Foot of Malham Cove
William Westall (1781-1850)
: Born in Hertford, William was admitted to the Royal Academy in 1799. He is probably better known for his part in recording the Mathew Flinders 1801 expedition to Australia, aboard The Investigator.
You can read a short biography of William Westall
. This depiction of Gordale is included in Views of the Caves in Yorkshire near Ingleton Goredale and Malham Cove
published in 1818, which also includes a view of Malham Cove.
Approach to Gordale
Thomas Daniell 1749-1840 : Born at Chertsey he was apprenticed to an heraldic painter, but had a love of the romantic and beautiful in architecture and nature and he went on to paint topographical subjects and flowers. He travelled to India in 1784 where he remained ten years, on his return publishing his largest work, six large volumes entitled Oriental Scenery. Whilst working on that he continued to exhibit paintings of Eastern subjects. He was elected an Academician and fellow of the Royal Society of Arts about 1790.
His jungle like view of the area below Janet's Foss is in the Romantic style.
Paul Sandby Munn 1773-1845 : A member of the Sketching Society in London, later known as Cotman's Drawing Society. Lead by Thomas Girtin, its original aim was to establish a School of Historic Landscape. A group of young artists, which included Paul Sandby Munn, met regularly to draw designs for poetick passages selected by the President for the night. The sketch of Gordale was probably made in the summer of 1803 when he visited the north of England in the company of his friend and fellow watercolourist John Sell Cotman, who shared his London home from 1802-4.
Arthur Severn 1842-1931 :
The younger son of the painter Joseph Severn, Arthur exhibited landscape watercolours, and has been described as essentially a water, sun and sky painter. He married Joan Agnew, a cousin of John Ruskin, who had acted as companion to Ruskin's mother. When Ruskin moved from Denmark Hill in London to the Lake District, the Severns accompanied him and remained part of the household until his death.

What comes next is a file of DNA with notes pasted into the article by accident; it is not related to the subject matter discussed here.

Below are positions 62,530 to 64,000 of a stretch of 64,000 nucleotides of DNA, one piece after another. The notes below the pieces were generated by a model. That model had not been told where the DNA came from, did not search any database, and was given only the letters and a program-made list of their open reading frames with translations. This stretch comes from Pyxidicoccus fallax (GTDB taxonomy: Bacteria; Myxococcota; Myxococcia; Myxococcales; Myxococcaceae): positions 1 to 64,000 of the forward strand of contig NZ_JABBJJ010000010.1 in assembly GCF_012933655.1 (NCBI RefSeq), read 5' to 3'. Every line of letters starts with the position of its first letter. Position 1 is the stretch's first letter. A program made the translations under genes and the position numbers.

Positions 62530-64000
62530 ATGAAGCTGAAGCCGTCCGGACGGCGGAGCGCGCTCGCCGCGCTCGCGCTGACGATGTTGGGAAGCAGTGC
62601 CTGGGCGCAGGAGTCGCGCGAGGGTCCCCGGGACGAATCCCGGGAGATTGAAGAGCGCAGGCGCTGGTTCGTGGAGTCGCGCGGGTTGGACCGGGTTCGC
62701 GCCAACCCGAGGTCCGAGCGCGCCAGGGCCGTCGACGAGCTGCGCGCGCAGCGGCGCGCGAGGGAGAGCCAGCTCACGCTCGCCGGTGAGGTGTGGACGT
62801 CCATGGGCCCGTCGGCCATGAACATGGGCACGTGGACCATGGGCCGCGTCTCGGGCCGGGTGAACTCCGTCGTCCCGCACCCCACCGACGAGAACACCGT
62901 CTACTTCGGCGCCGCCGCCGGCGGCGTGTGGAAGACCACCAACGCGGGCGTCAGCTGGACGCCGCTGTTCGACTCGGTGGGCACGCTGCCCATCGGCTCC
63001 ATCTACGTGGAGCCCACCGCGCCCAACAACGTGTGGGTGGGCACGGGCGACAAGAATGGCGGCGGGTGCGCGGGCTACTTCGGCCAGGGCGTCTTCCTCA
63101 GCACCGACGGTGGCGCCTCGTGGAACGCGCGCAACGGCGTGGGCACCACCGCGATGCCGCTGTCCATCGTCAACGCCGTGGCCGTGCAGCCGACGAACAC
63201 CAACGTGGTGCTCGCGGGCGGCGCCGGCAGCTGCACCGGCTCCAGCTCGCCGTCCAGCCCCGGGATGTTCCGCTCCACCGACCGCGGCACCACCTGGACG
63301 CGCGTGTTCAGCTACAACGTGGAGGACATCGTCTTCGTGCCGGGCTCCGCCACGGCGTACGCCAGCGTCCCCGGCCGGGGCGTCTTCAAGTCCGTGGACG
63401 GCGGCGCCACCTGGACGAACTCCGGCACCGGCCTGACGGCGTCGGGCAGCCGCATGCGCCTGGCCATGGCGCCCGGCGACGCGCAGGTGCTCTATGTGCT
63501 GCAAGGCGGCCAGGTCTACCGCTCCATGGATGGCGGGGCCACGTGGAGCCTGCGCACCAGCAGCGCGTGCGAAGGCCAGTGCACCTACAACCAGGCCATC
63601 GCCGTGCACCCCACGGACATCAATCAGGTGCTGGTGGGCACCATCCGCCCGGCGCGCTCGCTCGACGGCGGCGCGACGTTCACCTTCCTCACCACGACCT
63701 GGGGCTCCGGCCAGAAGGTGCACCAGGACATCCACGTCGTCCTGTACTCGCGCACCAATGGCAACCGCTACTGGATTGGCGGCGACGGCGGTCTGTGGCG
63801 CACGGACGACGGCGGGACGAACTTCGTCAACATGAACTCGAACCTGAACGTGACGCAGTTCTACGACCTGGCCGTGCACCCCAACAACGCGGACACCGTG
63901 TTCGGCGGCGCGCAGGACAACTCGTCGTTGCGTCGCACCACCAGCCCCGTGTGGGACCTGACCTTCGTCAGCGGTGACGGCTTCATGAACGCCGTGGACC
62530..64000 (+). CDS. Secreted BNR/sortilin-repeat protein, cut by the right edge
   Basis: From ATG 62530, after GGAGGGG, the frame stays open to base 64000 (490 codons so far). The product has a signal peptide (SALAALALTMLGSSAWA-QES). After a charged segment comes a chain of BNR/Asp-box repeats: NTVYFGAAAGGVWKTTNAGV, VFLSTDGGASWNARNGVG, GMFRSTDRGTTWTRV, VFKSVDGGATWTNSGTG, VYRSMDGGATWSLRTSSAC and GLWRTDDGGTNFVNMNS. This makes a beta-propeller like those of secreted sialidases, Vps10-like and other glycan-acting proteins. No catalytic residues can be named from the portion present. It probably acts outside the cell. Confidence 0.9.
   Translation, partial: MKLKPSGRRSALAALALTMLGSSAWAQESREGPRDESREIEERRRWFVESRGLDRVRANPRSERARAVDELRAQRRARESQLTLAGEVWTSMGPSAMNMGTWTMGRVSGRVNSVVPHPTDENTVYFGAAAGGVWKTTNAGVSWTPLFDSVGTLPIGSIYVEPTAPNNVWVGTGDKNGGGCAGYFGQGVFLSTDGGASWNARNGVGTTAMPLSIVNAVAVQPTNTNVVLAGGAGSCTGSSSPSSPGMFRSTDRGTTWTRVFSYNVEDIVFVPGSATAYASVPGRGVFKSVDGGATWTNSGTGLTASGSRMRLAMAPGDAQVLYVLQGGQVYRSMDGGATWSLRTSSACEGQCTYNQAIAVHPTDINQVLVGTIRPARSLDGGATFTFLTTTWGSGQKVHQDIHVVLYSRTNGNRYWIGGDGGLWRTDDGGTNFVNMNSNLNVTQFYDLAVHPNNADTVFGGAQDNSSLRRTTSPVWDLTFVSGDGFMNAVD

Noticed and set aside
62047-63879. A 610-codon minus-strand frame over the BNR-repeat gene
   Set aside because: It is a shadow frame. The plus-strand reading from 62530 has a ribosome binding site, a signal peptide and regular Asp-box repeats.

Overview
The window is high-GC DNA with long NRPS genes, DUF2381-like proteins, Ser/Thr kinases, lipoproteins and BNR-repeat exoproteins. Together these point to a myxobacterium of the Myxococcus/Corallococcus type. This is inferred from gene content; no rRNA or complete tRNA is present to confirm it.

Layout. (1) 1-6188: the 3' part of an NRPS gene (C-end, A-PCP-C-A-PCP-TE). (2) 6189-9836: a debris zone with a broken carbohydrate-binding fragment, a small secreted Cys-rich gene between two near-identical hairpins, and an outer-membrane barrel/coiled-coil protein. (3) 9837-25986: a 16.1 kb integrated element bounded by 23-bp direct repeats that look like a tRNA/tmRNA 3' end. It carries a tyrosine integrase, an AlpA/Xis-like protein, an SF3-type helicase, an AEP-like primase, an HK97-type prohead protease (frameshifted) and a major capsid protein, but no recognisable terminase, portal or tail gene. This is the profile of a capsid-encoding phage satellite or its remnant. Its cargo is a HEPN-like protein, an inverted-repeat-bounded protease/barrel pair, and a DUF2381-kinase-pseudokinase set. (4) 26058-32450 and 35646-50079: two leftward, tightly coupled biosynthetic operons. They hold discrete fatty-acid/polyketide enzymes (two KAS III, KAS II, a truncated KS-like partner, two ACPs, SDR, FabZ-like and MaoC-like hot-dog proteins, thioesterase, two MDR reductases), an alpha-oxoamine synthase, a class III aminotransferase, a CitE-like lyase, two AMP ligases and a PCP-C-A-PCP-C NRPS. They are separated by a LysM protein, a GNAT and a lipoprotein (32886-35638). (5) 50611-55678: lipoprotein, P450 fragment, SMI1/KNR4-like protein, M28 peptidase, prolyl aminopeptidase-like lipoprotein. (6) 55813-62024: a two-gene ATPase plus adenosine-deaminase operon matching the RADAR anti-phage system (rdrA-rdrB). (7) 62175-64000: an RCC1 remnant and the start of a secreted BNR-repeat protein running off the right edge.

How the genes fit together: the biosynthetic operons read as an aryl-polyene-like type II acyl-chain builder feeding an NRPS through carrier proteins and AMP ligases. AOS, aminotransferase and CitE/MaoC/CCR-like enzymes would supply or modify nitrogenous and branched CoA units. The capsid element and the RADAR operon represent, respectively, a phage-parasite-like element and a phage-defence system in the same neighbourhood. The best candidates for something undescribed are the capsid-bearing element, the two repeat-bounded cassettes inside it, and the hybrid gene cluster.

|Joan Hassall 1906-1988 :
Joan Hassall was the daughter of illustrator John Hassall, famous for his Jolly Fisherman poster, advertising Skegness is SO bracing for the LNER railway. She attended The Royal Academy and became a wood engraver, book illustrator and typographer. Her subject matter ranged from natural history to illustrations for English literary classics and her style similar to that of Thomas Bewick. In 1964 she was elected the first woman master member of the Art Workers Guild and in 1987 was awarded an OBE. She retired to Priory Cottage and studio in Malham, where she died in 1988 and is commemorated in an etched glass window in the parish church.
After the 1850s, the new process of photography became a very popular medium and the area continued to inspire an ever growing range of images, captured by both professional and amateur photographers. Leonard Lister set up his studio in Malham and was responsible for some early images of the area and the delights of Malhamdale have been famously captured in a range of postcards produced by numerous companies including the well known Walter Scott of Bradford.
Bertram Unne (1913 - 1981) : Georg Henry Bertram Unné was born in 1913 of a Swedish family
and was an established photographer in Harrogate from around 1940, with
studios at 47 Oxford Street and later in Victoria Avenue. He specialised in
people and scenes of the Yorkshire Ridings, documenting folk activities
and the landscapes of farming and coastal communities. In particular
he recorded the way of life in the Dales and the Yorkshire countryside
between 1940 to 1979 and his work featured regularly in The Dalesman.
He died in May 1981, as a result of a fall at Malham Cove, a favourite
spot that he had often photographed.
Shortly before his retirement in March 1979, Unné sold his entire
photographic collection to North Yorkshire County Council for £5,000.
The Victoria and Albert Museum contributed half of the total purchase
price and a supplementary grant was donated by the British Library.
One thousand of the 7,500 images in the collection have been digitised
and put online and this selection contains over 100 images of Malhamdale.
The Unnetie online archive will eventually hold over 10,000 images by
various photographers from collections in the various North Yorkshire libraries.
Ellis House, Airton
Townhead Farm, Malham
Sheep sale - 1964
images are © Unnetie Project and North Yorkshire County Council
and are reproduced with permission. The images are linked to
the Unnetie search page where you can enter a query for
Malham and find all the Malhamdale images and browse the results.
The scenery of Malhamdale continues to attract photographers, both amatuer and professional and one of the best showcases for these images is the flickr website. Try a search for Malham or Airton to find a wealth of pictures, many of which can be downloaded for personal use.